• Are there any gaps in the distribution? If so, we might have data from more than one group.


Anything unusual cont

Anything Unusual? (cont.)

  • The following histogram has outliers—there are three cities in the leftmost bar:


Shape outliers

Shape - Outliers

Do any unusual features stick out?

We will discuss these in more detail when we introduce box plots.


Why do we care about shape

Why do we care about shape?

  • When quantitative variables are skewed, we describe the center and spread using different measures than if the variable is symmetric.


The center of the distribution median

The center of the distribution - median

  • The “most typical value” in the data usually refers to some measure of the “center” of the distribution

  • The median is the point that divides the histogram into two equal pieces


Calculating the median

Calculating the median

  • First, order all values from smallest to largest

  • Let n = sample size

  • If n is odd, the median is located at the (n+1)/2 position

  • If n is even, the median is the average of the two middle points


Calculating the median1

Calculating the median

  • Example 1 : Earthquakes in N.Z.

  • 2010 EQ magnitudes in N.Z.: 3.2,3.2,3.3,3.4,3.5,3.5,3.6,3.6, 3.7, 3.8,3.9,3.9,6.4

  • Since n is odd:

    • Median is located at the

      (n+1)/2 = (13+1)/2 = 7th position

    • Median is 3.6


Calculating the median2

Calculating the median

  • Example 2 : Earthquakes in Samoa

  • 2010 Earthquake magnitudes in Samoa: 1.1,3.5,4.4,4.6,5.1,6.0

  • Since n is even:

    • Median is the average of

      • (n/2) = (6/2) = 3rd value (4.4)

      • (n/2)+1 = (6/2)+1 = 4th value (4.6)

    • Median is (4.4+4.6)/2 = 4.5


Median interpretation

Median - Interpretation

  • Example 1: The typical earthquake size in Fiji in 2010 was 3.6 on the Richter scale

  • How useful is this?


Spread

Spread

  • If all earthquakes in Fiji were 3.6, then the Median would be sufficient information

  • But they are not, so we need to see how spread out are the earthquakes around 3.6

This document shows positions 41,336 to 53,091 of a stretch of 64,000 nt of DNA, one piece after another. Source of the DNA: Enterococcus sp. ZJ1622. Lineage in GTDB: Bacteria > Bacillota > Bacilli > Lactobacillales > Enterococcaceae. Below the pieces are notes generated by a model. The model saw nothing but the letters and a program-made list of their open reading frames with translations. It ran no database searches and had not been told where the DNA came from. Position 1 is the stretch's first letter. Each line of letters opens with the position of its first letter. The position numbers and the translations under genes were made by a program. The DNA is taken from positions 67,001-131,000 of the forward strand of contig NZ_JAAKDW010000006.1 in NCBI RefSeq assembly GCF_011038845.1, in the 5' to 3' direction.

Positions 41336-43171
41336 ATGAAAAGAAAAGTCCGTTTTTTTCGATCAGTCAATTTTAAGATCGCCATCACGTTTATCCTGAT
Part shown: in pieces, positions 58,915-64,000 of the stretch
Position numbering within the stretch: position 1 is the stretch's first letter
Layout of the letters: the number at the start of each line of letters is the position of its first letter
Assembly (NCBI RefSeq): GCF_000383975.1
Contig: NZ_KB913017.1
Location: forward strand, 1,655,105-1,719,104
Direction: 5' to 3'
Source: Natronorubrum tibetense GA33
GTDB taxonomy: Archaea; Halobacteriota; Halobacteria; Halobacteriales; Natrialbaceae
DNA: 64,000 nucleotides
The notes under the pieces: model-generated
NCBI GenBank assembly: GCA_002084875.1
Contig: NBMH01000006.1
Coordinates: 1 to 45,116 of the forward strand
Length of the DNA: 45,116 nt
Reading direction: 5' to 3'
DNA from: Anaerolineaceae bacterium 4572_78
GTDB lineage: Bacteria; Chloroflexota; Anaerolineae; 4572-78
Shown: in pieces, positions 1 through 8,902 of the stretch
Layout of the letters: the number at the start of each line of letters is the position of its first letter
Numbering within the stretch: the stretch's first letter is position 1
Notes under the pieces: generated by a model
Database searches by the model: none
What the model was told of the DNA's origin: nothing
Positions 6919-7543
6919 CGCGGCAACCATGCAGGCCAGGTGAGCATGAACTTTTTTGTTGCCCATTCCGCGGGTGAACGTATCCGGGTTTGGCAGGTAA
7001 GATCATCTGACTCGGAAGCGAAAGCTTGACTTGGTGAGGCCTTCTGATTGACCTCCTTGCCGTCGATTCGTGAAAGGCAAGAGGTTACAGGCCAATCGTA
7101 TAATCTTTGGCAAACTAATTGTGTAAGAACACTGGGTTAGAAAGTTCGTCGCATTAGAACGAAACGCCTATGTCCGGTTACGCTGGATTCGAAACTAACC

Spread range

Spread - Range

  • Range = max value - min value

  • For the Fiji example:

    • Range = 6.4-3.2 = 3.2

  • This is not useful…why?


Spread iqr

Spread-IQR

  • Inter-quartile range

  • IQR = Q3 - Q1

  • Q1 = Median of 1st half

  • Q3 = Median of 2nd half

  • One single number that captures “how spread out the data is”


Spread iqr1

Spread-IQR

  • NZ Earthquake example cont:

  • 2010 EQ magnitudes in N.Z. (divided): 1st half: 3.2,3.2,3.3,3.4,3.5,3.5,3.6,

    2nd half: 3.6, 3.6, 3.7,3.8,3.9,3.9,6.4

  • Q1 = (n+1)/2 = (7+1)/2 = 4 -> 3.4

  • Q3 = (n+1)/2 = (7+1)/2 = 4 -> 3.8

  • IQR = 3.8-3.4 = 0.4

  • When n is odd, include median in both lists…don’t when n is even


Quantitative variables

IQR

  • Almost always a reasonable summary of the spread of a distribution

  • Shows how spread out the middle 50% of the data is

  • One problem is that it ignores a lot of individual variation


5 number summary

5-Number Summary

  • Minimum

  • Q1

  • Median

  • Q3

  • Maximum


The five number summary

The five-number summary of a distribution reports its median, quartiles, and extremes (maximum and minimum).

Example: The five-number summary for the ages at death for rock concert goers who died from being crushed is

The Five-Number Summary


Categorical or quantitative

Categorical or Quantitative?